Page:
Stem Cell Differentiation Triggers Could Aid Development of Regenerative Muscle Therapy

Shankar Subramaniam | Via Genetic Engineering & Biotechnology News | March 18, 2021

A study led by researchers at the University of California (UC) San Diego Jacobs School of Engineering has offered up new insights into the mechanisms of stem cell differentiation that could one day help scientists develop regenerative therapies for muscle disease, injury and atrophy. By studying how easily different pluripotent stem cell lines differentiated into muscle cells, and comparing time-dependent changes in the cells’ transcriptomic profiles, the researchers discovered epigenetic mechanisms that can be triggered to accelerate muscle cell growth at different stages of stem cell differentiation.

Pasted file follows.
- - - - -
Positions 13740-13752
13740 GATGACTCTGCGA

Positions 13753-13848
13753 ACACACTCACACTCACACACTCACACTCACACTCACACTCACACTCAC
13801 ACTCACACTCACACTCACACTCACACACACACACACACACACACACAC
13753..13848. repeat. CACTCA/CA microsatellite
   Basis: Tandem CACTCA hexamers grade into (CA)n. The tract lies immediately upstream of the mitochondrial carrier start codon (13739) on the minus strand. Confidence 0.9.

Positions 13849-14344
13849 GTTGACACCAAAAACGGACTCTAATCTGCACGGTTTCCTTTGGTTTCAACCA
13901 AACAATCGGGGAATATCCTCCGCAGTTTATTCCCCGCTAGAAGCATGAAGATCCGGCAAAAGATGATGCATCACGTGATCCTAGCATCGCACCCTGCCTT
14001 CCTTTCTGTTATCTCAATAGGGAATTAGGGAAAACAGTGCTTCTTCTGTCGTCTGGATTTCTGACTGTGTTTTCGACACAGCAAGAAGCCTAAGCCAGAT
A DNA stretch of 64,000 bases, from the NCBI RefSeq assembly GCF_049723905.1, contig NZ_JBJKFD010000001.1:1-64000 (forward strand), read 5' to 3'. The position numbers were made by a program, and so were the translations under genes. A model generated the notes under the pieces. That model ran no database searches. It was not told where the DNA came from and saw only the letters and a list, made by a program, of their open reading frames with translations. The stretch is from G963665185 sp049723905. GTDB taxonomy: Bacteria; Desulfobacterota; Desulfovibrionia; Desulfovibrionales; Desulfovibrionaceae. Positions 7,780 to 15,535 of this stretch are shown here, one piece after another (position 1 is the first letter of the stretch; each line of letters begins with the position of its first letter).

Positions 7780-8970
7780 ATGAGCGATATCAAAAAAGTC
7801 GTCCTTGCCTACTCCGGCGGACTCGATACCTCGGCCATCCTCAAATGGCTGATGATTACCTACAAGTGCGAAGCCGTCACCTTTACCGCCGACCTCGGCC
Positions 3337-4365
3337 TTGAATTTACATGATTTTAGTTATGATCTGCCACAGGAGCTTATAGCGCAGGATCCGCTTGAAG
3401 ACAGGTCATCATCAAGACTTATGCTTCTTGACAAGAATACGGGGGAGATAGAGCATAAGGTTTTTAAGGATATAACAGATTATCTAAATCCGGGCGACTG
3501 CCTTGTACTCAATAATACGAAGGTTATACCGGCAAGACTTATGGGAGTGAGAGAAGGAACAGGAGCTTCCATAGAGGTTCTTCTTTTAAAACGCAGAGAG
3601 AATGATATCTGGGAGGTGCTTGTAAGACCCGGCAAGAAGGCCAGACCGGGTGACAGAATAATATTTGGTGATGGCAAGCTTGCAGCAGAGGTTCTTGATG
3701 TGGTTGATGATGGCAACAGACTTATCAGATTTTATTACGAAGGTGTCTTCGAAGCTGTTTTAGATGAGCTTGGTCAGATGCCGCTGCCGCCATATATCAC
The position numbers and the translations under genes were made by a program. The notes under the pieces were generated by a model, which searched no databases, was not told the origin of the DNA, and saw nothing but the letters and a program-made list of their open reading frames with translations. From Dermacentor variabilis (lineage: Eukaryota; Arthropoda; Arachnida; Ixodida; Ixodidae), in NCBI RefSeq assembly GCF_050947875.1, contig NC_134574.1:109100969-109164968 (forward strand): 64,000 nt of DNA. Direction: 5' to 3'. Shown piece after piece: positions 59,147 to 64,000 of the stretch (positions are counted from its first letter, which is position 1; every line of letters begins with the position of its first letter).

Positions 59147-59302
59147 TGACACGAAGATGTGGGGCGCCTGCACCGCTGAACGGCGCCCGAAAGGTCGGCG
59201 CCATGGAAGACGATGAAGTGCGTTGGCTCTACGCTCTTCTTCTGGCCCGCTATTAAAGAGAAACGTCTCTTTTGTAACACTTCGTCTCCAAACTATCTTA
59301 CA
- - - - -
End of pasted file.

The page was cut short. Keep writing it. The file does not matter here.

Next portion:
“Stem cell-based approaches that have the potential to aid muscle regeneration and growth would improve the quality of life for many people, from children who are born with congenital muscle disease to people who are losing muscle mass and strength due to aging,” said Shankar Subramaniam, PhD, distinguished professor of bioengineering, computer science and engineering, and cellular and molecular medicine at UC San Diego and lead corresponding author of the team’s study, which is published in Science Advances. “Here, we have discovered that specific factors and mechanisms can be triggered by external means to favor rapid growth.” Subramaniam and colleagues report their findings in a paper titled, “Temporal mechanisms of myogenic specification in human induced pluripotent stem cells… Continue reading.